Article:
The first analemmatic sundial installed in France, and probably in the world, is at the church of Brou, close to Bourg-en-Bresse, in 1513. It was described in 1644 by Vauzelard who is considered as the inventor and theorician of analemmatic sundials.
In a classic analemmatic sundial, the style is perpendicular to the ellipse. The style must be placed on the date line at the position corresponding to the current date. The shadow of the style is extended to the ellipse where points mark hours.
Analemmatic sundials are usually installed in parks where the large ellipse is drawn on the ground. A person then stands on the date line with the hand raised above him to cast a shadow on the ellipse.
Analemmatic sundials are not always horizontal and can be vertical, declining or even reclining.
Analemmatic sundial in Montpellier, France
Two analemmatic sundial layouts, for the city of Lisbon (Portugal), drawn with Shadows.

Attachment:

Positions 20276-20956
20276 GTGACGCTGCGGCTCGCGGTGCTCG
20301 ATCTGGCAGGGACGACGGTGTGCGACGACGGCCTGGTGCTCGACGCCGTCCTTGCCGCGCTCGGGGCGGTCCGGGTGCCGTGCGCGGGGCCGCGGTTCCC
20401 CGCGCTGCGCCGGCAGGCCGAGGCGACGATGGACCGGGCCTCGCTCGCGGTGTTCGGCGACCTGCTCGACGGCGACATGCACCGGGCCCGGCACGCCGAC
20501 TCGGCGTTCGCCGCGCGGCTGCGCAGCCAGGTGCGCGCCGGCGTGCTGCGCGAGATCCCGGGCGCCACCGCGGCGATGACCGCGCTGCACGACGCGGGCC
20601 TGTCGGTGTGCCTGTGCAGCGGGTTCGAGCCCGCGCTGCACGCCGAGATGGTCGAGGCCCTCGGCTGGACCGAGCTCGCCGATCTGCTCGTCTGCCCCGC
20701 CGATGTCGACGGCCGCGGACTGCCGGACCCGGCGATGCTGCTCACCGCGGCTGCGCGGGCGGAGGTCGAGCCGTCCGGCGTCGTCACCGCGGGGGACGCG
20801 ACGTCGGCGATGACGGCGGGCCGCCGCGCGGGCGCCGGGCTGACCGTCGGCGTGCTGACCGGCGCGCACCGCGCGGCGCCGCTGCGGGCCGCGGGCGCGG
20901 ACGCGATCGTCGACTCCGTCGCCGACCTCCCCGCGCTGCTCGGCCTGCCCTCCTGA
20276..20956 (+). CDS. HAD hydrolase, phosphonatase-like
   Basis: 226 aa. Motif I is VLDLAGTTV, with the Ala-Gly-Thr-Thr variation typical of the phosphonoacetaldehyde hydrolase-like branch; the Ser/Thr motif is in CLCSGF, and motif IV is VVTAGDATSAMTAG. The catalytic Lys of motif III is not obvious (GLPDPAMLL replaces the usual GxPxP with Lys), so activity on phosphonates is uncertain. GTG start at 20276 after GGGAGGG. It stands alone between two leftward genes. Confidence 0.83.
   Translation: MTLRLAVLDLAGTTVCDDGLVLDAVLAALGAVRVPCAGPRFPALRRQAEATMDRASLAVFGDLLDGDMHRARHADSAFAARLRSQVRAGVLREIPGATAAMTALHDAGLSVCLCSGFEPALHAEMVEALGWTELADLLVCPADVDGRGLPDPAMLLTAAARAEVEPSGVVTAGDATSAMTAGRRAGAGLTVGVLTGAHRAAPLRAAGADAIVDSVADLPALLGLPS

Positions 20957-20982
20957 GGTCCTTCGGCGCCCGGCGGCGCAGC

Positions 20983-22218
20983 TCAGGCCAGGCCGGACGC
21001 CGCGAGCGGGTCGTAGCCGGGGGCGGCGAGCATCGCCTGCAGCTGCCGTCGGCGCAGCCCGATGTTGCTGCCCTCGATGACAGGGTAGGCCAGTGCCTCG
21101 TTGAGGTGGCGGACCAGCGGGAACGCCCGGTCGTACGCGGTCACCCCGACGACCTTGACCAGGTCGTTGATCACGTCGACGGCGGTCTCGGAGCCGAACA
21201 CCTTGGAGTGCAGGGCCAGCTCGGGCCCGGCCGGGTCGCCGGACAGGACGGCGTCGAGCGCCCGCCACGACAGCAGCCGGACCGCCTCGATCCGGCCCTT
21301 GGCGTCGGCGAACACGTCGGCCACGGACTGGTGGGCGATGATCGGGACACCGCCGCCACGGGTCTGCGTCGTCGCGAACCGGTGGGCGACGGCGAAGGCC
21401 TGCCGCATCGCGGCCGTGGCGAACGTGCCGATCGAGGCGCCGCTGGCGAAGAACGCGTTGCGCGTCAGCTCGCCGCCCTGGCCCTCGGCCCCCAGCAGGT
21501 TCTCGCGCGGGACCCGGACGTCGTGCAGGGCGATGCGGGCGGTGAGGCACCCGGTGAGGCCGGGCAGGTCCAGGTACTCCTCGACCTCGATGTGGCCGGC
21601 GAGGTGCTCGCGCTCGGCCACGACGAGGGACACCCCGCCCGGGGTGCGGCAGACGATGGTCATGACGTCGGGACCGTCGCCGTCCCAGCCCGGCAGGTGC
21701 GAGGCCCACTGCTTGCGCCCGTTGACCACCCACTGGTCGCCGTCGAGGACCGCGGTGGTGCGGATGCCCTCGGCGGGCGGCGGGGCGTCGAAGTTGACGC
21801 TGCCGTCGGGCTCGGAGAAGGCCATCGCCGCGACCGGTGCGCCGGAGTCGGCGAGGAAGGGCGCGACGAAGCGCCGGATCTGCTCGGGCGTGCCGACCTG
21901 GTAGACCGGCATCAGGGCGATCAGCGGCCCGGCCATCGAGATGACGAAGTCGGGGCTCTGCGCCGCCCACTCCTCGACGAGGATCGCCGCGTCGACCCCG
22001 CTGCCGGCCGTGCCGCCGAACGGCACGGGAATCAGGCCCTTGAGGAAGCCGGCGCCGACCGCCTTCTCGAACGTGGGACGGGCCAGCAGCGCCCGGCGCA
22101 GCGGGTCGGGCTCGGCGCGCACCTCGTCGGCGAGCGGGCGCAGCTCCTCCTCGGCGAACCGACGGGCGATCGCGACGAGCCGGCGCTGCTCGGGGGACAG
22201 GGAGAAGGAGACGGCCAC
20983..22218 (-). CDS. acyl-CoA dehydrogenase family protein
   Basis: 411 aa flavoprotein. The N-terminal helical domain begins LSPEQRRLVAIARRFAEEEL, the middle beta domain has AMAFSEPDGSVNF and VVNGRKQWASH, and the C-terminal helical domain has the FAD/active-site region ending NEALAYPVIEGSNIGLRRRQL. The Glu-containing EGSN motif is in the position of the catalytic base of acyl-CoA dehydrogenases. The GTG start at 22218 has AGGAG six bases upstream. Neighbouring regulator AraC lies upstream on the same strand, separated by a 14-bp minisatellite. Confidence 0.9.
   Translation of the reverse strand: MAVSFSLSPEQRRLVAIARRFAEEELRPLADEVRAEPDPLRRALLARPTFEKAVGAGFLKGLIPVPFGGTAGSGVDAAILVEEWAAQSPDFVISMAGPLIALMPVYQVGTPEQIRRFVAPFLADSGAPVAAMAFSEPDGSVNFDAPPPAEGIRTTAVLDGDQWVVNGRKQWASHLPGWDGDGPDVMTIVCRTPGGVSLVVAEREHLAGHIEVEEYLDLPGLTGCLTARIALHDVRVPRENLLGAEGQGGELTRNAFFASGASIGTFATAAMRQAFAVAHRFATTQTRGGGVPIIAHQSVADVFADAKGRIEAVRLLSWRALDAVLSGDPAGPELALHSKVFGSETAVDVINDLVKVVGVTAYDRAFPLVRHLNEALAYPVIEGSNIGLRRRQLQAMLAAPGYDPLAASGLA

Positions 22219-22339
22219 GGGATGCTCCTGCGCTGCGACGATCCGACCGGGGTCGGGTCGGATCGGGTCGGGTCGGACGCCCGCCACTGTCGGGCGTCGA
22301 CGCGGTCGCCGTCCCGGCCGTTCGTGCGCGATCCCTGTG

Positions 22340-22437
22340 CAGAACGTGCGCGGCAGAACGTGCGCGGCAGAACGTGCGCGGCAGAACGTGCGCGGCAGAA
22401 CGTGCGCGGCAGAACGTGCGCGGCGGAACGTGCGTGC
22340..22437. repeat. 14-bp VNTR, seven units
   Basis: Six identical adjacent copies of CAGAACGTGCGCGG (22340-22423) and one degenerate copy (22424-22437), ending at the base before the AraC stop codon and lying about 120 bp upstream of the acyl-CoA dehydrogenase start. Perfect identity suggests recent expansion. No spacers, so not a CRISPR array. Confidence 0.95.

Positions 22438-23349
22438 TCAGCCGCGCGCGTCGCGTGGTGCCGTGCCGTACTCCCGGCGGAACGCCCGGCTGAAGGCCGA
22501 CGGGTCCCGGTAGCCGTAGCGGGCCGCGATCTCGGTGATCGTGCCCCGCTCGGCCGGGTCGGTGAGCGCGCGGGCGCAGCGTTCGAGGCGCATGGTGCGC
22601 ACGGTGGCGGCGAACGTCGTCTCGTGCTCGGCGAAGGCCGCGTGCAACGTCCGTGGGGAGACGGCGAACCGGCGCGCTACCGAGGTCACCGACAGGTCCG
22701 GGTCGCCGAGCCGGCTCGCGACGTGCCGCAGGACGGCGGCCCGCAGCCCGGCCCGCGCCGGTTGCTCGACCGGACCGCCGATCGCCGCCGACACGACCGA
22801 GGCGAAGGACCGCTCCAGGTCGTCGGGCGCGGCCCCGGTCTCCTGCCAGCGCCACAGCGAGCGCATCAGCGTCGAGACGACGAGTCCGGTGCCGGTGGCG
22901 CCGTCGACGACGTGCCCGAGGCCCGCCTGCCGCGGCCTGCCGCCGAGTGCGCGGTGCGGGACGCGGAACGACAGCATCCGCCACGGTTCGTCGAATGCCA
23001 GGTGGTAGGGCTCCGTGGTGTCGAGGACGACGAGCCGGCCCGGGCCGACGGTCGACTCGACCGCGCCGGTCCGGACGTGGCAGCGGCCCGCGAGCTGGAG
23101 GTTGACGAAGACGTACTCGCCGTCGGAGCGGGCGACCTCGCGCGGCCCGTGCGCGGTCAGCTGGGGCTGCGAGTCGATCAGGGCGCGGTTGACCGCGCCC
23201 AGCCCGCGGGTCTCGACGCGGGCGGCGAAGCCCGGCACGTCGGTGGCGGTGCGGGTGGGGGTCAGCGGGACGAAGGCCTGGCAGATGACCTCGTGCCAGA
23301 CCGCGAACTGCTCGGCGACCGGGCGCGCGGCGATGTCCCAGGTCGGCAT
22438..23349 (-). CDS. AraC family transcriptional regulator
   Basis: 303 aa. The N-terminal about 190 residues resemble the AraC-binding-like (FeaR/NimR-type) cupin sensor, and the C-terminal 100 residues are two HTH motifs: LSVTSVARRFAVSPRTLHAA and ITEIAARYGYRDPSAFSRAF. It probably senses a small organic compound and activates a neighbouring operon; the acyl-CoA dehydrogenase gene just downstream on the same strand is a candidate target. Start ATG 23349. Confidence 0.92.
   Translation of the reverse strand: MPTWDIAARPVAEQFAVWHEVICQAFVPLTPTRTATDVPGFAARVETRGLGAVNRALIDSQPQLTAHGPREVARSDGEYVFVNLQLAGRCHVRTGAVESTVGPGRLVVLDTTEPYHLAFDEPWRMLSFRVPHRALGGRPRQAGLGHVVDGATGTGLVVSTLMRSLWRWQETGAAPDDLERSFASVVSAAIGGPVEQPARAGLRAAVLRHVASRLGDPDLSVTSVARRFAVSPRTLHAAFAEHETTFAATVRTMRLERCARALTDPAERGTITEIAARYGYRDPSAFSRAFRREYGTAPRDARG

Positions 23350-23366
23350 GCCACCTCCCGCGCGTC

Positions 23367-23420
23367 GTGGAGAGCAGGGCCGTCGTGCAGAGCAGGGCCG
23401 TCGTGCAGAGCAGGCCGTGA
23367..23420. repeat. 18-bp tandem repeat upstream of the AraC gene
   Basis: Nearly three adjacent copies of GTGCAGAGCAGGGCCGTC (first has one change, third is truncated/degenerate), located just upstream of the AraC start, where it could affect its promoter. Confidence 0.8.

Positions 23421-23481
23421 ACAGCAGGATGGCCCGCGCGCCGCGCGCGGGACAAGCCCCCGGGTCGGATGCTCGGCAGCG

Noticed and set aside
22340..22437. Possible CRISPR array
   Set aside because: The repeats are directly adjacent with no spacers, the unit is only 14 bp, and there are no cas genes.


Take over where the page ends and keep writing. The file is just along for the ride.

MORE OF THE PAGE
Left: horizontal analemmatic sundial with the shadow of the style drawn for January 30th at 10h15 of solar time.
Right: vertical declining analemmatic sundial, declining by 30° towards East, with the shadow of the style drawn for May 20th, at 13h15 of solar time.
The date line can be scaled with days and months, or with Sun's declination, or with Zodiac signs, as on classical sundials, that correspond to approximately the 21st of each month.
The famous analemmatic sundial of Brou, displays the 8-shape analemma curve on its date line. This feature aims at helping users to find the position of the style thanks to a scale in dates every five days and the months initials.
But many users think that by positioning the style on the analemma curve, instead of the central date line, it would compensate for the equation of time, and convert solar time to civil time.
Unfortunately, this is wrong!
The style must be placed exactly on the central line, somewhere in between the two solstices at a position depending on the date or Sun's declination.
This is why analemmatic sundials only tell solar time, sometimes corrected from the longitude difference with the reference meridian of the time zone.
Learn more about sundials with:
- Montpellier: photo FB
- date line (left): John Carmichael, www.sundialsculptures.com.
- date line (right): analemmatic sundial of the Westminster Abbey in London, photo FB.